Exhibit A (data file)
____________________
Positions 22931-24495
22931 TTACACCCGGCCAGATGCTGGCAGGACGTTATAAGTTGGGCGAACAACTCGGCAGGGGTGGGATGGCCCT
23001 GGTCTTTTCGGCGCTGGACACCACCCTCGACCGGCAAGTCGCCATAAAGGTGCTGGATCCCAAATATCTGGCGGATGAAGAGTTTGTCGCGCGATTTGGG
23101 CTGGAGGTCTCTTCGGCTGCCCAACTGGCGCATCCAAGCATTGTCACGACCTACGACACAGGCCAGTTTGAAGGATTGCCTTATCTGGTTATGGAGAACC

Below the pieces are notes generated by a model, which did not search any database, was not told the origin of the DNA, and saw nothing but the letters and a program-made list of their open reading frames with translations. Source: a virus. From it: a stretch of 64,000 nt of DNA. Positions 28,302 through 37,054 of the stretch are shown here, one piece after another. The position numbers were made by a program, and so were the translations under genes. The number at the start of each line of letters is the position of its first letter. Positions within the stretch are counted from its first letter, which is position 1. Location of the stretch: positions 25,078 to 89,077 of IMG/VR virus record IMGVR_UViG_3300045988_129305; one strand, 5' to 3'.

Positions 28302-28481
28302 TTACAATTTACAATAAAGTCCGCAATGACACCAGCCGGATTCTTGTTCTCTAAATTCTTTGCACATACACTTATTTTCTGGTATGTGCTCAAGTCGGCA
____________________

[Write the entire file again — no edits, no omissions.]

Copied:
Positions 22931-24495
22931 TTACACCCGGCCAGATGCTGGCAGGACGTTATAAGTTGGGCGAACAACTCGGCAGGGGTGGGATGGCCCT
23001 GGTCTTTTCGGCGCTGGACACCACCCTCGACCGGCAAGTCGCCATAAAGGTGCTGGATCCCAAATATCTGGCGGATGAAGAGTTTGTCGCGCGATTTGGG
23101 CTGGAGGTCTCTTCGGCTGCCCAACTGGCGCATCCAAGCATTGTCACGACCTACGACACAGGCCAGTTTGAAGGATTGCCTTATCTGGTTATGGAGAACC

Below the pieces are notes generated by a model, which did not search any database, was not told the origin of the DNA, and saw nothing but the letters and a program-made list of their open reading frames with translations. Source: a virus. From it: a stretch of 64,000 nt of DNA. Positions 28,302 through 37,054 of the stretch are shown here, one piece after another. The position numbers were made by a program, and so were the translations under genes. The number at the start of each line of letters is the position of its first letter. Positions within the stretch are counted from its first letter, which is position 1. Location of the stretch: positions 25,078 to 89,077 of IMG/VR virus record IMGVR_UViG_3300045988_129305; one strand, 5' to 3'.

Positions 28302-28481
28302 TTACAATTTACAATAAAGTCCGCAATGACACCAGCCGGATTCTTGTTCTCTAAATTCTTTGCACATACACTTATTTTCTGGTATGTGCTCAAGTCGGCA